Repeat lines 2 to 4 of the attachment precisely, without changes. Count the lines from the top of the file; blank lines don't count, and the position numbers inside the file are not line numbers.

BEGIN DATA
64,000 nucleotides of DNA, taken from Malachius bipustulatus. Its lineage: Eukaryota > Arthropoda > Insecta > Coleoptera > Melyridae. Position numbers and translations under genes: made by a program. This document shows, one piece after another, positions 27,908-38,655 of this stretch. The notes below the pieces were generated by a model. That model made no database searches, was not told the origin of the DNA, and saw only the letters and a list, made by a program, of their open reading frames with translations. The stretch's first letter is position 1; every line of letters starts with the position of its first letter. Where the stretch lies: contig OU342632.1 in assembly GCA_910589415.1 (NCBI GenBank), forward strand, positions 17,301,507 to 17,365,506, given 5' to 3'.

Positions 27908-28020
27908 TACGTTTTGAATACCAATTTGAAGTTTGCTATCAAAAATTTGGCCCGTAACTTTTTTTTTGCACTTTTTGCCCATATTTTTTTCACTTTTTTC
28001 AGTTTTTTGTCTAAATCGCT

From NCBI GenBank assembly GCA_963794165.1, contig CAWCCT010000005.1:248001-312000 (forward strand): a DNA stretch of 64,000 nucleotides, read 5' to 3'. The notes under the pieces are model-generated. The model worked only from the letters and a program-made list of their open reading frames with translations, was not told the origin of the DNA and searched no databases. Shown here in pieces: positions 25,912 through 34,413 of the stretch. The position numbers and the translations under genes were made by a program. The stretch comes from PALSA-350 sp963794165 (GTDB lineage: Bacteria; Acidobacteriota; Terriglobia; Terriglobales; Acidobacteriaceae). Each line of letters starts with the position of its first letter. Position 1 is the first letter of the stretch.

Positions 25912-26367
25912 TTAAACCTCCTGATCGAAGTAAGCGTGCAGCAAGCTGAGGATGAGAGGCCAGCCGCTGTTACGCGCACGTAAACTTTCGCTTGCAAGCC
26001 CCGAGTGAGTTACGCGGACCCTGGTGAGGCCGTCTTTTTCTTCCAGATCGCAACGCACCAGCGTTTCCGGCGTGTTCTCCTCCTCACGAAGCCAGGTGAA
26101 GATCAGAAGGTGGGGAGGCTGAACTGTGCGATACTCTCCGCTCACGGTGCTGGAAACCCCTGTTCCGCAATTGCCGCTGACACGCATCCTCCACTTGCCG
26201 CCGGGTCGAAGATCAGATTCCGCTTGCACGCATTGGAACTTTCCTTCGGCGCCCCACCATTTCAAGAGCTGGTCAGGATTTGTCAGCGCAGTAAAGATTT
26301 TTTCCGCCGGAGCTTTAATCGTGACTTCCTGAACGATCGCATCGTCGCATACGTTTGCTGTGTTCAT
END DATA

Positions 27908-28020
27908 TACGTTTTGAATACCAATTTGAAGTTTGCTATCAAAAATTTGGCCCGTAACTTTTTTTTTGCACTTTTTGCCCATATTTTTTTCACTTTTTTC
28001 AGTTTTTTGTCTAAATCGCT